Finding the humour in 3000 years of philosophical thought

Robert Newman
Robert Newman

In a world gone crazy, can philosophy help?

It’s an interesting question that has troubled the finest minds and one explored with great wit and humour in comic Rob Newman’s standup show, Total Eclipse of Descartes.

In this erudite comedy lecture he attempts to sift through 3000 years of thought “from Pythagoras all the way to artificial intelligence by way of Pavlov’s dogs, Jane Goodall’s chimpanzees and Frankie Howard’s trousers” - philosophy’s favourite thought experiments being made to reveal their shaky foundations.

Newman, a best-selling novelist and Radio 4 Sony Award Winner who is well known for his activism and wilfully uncommercial boffin-style standup, will be in Belfast to perform his show at the Black Box in Belfast on May 8 as part of the 19th Cathedral Quarter Arts Festival.

“Total Eclipse of Descartes explores 3000 years of good and bad ideas to see how we got into this mess, and investigates whether or not we might possibly be able to cobble together some kind of philosophy to help us through these turbulent times,” says Rob of the quirky piece.

Newman began his comedy career alongside partner David Baddiel doing a sketch called History Today in which they played fogeyish academics dissing each other’s mums.

Today Rob is assiduously mining history to create comedy gold, asking how the past might be able to explain the politics and particular troubles of the present - what insights have Descartes and the greatest minds bequeathed to us to help us make sense of our lives today?

What philosophy should we live by and has science given us all the answers?

What intellectual conventions are really quite logically flawed?

Can we recognise the absurdity of so much human behaviour?

In Total Eclipse of Descartes, like his two preceding shows, Newman takes aim at the body/brain duality proposed by the titular 17th-century philosopher - exposing the flaws in his logic. It was Descartes, of course, who said ‘I think, therefore I am’ and began outlining his Cartesian philosophy, paving the way for centuries of self-centered philosophising and existentialist navel-gazing that takes us all the way to Sartre and beyond.

Newman embarks on a restless tour of intellectual history to establish his own ‘terrestrial philosophy’, the kind of intellectual position he feels best explains where we are today: “This is my personal philosophy which tries to keep in mind our biological constraints, and sees us as ecological, situated beings. It is the opposite of the belief that ‘All is possible in infinite possible worlds’.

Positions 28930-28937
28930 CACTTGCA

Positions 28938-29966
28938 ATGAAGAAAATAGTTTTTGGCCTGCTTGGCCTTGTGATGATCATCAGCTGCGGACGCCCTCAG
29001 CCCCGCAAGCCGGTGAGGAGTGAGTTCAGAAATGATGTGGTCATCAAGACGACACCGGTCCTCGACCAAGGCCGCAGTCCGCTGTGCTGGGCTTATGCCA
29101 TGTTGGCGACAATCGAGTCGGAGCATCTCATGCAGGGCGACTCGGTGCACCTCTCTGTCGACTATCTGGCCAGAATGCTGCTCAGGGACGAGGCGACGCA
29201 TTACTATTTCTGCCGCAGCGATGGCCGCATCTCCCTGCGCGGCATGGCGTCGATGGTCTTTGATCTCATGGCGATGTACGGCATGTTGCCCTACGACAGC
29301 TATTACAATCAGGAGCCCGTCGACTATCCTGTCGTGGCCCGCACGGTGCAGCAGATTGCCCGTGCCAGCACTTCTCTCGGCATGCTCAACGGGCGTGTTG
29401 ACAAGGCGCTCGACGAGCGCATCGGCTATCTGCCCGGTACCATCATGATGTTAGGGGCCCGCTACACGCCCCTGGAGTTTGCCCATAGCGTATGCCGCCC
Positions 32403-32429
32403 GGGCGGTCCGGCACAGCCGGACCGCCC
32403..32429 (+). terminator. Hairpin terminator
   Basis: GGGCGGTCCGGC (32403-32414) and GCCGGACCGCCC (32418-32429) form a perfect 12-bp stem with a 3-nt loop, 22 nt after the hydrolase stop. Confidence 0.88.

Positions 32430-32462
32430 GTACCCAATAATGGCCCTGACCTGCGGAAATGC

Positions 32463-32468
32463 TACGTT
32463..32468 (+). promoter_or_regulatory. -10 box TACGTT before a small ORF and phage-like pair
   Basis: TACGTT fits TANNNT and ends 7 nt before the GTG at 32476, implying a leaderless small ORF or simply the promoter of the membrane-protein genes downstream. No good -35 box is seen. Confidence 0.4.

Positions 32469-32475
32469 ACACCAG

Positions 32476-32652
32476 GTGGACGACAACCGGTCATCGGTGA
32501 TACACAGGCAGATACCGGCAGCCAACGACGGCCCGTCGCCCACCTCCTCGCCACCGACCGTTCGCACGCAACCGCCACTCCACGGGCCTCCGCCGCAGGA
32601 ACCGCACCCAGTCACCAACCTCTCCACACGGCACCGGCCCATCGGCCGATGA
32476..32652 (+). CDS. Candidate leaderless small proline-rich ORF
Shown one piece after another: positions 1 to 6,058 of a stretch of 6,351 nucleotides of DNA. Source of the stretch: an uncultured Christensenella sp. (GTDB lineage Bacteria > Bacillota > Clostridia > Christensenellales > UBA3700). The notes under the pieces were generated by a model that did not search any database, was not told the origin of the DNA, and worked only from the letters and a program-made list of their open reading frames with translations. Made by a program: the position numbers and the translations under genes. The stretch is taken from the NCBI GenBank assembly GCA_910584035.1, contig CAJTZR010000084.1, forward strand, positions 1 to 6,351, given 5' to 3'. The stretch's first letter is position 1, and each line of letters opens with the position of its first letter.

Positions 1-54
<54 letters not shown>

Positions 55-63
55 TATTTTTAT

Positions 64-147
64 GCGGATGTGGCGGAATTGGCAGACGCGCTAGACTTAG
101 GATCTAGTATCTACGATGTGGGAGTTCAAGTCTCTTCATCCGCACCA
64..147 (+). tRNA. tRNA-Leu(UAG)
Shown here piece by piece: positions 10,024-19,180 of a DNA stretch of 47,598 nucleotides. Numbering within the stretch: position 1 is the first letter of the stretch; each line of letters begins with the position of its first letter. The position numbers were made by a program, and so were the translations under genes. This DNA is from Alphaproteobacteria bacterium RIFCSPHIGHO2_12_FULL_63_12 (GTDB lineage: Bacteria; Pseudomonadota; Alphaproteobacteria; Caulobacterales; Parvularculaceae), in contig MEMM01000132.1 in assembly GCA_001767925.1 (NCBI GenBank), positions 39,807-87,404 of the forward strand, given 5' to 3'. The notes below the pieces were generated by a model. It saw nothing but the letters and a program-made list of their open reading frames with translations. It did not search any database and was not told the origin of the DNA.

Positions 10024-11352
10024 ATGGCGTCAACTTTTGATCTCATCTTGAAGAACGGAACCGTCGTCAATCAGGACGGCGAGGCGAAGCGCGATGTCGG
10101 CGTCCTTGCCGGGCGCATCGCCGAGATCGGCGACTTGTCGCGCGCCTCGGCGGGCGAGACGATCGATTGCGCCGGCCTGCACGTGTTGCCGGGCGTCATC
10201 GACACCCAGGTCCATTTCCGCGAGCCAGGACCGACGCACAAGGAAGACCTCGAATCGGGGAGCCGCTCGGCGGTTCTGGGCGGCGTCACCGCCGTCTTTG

“I’ve tried to make the show less about the great icons of philosophy and more about the philosophy of everyday life, for example the philosophical baggage in our education system. I do find Descartes and Sartre funny and baffling and damaging.”

The show considers various ethical problems. American philosopher Judith Jarvis Thompson’s ingenious thought experiment Fat Man On A Bridge is used to explore the ethical dilemmas thrown in our path by those driverless cars being developed by Apple, Google and Daimler and Newman considers the fate, post-conditioning, of Pavlov’s dogs.

“I was much heartened to learn that Pavlov’s dogs refused to co-operate with Pavlov’s experiments after the River Neva burst its banks in 1929 and flooded the Institute of Experiment Medicine where they were kennelled. Previously biddable dogs like Avgust, Pingel Postrel and Umnitsa refused to play the game ever again.”

Newman is certainly no intellectual slouch, and lists his favourite philosophers as Mary Midgley, Isaiah Berlin, Bertrand Russell and Marilynne Robinson. “I think people are always, in one way or another, thinking their way through philosophical questions all the time,” explains Rob. “Philosophy is ubiquitous.”

Newman loves using austere figures of intellectual standing to find fun, just like Monty Python loved to take aim at the highbrow philosophers in their ivory towers - remember the football game where none of them kicked the ball they were so busy philosophising?

In a similar vein, Newman imagines Pythagoras as a gangster defending the holy truth of mathematics: “2,500 years ago in Crotone, Calabria, Pythagoras murdered Hipparchus of Taranto for leaking the secret of irrational numbers, pi and the square root of two. This murder happened in southern Italy and was about what you might call mathematical ‘omerta’ which made me do the sketch like wise-guy Cosa Nostra/Chicago gangsters. This is one of my favourite bits to perform. What comes across as Cagney is my failed attempt to do Boardwalk Empire’s Lucky Luciano.”

Visit www.cqaf.com for ticket information.